3) Confound it all! Or not, preferably…
It would be a marvellous thing if you could put 448, 568 people in a sealed room and stop them getting on with their everyday lives. You could force them to stop doing annoying things like drinking too much and going to parties, or having babies, or….
OK, no it wouldn’t. It would be unethical and horrific. But still, cohort studies need some way to cut out as many confounders as possible. Confounders are other things that people might do which could affect the results you’re looking at. People smoke, they drive to work when they could walk instead, they go on diets, they change their eating habits and activity levels when they have children, become unemployed…. the list is almost endless, and any one of these factors might scupper you being able to say your result is significant – definitely down to one or two factors.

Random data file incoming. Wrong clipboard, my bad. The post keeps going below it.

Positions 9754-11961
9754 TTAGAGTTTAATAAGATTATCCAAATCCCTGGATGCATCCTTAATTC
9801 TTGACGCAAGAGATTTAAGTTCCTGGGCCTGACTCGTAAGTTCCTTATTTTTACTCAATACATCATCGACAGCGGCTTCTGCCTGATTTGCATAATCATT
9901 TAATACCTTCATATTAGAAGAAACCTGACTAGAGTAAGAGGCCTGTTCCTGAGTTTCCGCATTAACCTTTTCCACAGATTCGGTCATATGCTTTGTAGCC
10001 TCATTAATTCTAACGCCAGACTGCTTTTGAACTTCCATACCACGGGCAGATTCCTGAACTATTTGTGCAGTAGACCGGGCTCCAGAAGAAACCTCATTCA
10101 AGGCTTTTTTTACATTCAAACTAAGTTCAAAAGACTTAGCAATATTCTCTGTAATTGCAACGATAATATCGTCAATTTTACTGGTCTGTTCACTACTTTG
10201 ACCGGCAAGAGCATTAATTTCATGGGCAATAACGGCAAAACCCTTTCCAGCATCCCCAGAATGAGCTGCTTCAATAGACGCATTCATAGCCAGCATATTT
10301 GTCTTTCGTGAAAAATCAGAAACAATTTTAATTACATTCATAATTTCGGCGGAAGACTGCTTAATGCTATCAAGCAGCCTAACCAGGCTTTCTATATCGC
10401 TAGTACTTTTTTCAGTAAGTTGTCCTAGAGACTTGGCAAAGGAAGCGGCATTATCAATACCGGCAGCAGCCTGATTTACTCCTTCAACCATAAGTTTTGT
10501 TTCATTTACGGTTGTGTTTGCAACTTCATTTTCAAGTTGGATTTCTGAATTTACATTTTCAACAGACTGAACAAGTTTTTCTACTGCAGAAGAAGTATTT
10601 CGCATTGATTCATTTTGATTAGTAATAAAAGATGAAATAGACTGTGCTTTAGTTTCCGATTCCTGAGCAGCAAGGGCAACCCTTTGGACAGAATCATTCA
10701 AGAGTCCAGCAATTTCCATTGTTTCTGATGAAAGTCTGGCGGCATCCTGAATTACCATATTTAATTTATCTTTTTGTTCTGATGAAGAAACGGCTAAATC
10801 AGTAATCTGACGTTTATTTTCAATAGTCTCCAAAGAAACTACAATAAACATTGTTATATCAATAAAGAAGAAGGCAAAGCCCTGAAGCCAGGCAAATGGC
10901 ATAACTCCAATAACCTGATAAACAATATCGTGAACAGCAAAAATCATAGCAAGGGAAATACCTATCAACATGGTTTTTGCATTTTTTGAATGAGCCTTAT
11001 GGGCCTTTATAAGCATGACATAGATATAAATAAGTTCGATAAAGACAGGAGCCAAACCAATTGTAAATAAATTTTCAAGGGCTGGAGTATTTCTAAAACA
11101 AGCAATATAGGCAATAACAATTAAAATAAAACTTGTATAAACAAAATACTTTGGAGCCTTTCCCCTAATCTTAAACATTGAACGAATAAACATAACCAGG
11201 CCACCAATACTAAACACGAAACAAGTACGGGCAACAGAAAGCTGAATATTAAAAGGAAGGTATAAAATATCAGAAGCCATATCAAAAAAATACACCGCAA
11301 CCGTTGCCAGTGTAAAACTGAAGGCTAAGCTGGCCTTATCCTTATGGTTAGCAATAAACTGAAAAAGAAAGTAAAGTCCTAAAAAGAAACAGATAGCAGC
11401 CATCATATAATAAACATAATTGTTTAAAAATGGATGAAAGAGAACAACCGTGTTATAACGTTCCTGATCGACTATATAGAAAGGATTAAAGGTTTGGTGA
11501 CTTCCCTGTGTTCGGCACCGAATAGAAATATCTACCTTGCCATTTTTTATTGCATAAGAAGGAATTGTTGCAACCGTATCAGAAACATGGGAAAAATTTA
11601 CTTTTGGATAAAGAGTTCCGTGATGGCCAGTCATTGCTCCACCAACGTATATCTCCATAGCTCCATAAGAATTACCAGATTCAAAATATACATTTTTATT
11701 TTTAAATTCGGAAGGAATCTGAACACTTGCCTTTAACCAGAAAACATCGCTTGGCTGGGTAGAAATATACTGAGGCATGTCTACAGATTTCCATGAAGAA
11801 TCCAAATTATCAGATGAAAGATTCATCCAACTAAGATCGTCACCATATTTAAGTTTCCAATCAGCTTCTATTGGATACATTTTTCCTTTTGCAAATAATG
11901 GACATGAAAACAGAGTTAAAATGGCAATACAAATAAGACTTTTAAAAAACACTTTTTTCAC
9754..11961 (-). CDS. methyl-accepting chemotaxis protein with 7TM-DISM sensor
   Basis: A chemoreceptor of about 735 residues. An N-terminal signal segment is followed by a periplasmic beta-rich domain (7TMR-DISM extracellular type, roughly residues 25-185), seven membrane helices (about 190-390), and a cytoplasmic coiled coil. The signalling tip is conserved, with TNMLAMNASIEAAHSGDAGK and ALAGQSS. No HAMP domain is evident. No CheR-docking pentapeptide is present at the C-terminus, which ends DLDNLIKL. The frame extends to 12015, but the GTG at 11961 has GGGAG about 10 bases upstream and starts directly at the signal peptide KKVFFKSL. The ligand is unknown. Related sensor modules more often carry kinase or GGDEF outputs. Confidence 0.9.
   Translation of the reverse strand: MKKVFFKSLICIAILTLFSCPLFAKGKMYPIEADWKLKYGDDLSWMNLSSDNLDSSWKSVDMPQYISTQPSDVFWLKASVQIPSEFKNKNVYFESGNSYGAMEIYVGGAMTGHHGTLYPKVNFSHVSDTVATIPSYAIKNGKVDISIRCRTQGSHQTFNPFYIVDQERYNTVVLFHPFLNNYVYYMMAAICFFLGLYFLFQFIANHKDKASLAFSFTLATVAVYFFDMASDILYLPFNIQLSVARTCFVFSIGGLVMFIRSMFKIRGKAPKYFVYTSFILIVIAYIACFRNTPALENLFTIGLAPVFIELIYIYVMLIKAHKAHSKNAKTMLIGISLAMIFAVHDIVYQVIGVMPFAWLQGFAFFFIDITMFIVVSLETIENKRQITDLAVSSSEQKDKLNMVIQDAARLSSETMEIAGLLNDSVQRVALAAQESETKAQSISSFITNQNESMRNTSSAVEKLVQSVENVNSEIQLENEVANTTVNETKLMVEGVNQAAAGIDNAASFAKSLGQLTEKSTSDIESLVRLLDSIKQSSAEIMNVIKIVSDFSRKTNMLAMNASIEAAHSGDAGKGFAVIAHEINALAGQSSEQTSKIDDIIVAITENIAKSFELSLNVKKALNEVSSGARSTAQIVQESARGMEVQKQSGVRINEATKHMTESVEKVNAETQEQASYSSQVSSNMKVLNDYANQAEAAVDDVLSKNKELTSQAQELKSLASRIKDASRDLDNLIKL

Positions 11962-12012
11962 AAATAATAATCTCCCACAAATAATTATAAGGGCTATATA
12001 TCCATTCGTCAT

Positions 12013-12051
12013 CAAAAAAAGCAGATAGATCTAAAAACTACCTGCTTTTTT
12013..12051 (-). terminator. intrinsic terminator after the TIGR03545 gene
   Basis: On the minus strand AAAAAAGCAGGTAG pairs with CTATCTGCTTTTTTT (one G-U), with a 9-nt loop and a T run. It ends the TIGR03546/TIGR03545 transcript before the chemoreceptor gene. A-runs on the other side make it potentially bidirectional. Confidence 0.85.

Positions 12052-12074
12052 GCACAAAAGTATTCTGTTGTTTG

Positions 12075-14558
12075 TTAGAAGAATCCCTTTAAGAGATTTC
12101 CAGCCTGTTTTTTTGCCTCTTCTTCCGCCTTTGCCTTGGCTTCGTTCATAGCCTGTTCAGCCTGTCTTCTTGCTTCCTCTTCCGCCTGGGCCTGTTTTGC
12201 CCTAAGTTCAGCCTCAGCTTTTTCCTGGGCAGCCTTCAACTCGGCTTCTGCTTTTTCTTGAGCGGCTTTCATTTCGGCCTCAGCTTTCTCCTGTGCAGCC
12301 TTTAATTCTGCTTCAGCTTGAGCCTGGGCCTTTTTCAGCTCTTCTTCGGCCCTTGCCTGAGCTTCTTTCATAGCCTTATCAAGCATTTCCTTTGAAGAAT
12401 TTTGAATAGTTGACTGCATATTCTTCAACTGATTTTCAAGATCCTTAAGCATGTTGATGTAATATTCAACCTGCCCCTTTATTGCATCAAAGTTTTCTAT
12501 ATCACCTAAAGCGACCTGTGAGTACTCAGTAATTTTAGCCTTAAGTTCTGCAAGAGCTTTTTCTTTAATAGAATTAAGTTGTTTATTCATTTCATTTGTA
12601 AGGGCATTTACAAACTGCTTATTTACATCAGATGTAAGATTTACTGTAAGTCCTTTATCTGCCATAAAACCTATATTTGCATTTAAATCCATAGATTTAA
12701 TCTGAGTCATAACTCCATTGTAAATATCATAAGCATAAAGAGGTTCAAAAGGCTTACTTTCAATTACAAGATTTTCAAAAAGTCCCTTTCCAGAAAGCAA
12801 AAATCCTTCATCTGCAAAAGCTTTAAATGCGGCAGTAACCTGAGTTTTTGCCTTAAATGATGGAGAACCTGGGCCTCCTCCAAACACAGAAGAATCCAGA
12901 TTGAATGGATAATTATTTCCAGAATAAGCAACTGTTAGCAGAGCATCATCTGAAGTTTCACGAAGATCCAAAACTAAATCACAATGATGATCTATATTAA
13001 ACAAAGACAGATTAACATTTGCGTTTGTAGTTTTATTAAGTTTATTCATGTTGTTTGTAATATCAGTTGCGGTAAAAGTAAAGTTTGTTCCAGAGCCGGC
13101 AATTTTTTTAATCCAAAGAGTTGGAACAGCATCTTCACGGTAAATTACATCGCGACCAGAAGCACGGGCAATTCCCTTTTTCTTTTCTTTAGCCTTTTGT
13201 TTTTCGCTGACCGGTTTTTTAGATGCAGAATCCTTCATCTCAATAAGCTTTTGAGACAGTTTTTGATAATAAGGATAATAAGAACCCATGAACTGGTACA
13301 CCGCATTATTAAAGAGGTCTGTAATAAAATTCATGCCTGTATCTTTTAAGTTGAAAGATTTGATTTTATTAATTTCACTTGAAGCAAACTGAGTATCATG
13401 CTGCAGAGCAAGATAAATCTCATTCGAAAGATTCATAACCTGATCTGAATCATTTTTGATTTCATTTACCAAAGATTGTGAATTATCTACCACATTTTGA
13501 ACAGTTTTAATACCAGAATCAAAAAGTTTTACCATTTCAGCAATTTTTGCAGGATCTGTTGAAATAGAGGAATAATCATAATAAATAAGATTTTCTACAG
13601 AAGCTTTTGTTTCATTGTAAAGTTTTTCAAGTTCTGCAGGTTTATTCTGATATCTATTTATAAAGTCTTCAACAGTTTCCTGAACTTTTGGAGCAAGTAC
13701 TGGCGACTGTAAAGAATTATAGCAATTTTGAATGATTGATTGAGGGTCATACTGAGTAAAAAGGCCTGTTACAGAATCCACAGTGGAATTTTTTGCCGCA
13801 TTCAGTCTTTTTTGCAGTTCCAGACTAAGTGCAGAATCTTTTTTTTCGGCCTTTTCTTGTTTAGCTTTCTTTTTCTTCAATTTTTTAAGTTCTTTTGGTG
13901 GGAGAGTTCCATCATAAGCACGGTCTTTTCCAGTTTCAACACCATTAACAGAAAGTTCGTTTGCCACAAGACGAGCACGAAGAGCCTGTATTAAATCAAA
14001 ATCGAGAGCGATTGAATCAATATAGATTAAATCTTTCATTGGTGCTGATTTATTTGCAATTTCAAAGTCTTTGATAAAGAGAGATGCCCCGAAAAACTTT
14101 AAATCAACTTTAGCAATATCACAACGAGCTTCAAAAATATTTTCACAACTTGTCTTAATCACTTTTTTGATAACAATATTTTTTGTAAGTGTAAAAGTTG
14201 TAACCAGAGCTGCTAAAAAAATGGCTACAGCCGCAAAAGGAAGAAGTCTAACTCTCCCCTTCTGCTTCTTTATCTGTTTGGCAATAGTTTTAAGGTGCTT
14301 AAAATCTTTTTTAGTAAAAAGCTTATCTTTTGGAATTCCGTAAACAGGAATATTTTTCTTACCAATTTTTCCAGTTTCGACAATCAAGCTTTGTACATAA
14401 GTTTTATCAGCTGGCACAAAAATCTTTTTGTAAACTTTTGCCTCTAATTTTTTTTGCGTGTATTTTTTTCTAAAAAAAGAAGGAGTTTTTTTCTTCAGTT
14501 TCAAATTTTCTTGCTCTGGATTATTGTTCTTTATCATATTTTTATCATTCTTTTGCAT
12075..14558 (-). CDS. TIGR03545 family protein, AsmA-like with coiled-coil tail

In short, life goes on. This is especially a problem with cohorts as they study people for such a long time and, let’s face it, life throws up some pretty vexing confounders. What you can do, however, is think up as many of those confounders as you can in advance and allow for them in your study. You don’t treat all your 448,000 people as an amorphous mass, you divide them into sub-groups called strata and try to group similar people together as much as possible. EPIC stratified people according to their age, their weight and height, which town they were in, their smoking and drinking habits, their overall food intake, their exercise and education levels. These strata could then be analysed separately to try and cancel out the confounding effects. It’s by no means ideal and you’ll never cancel out confounders entirely, but it’s a start.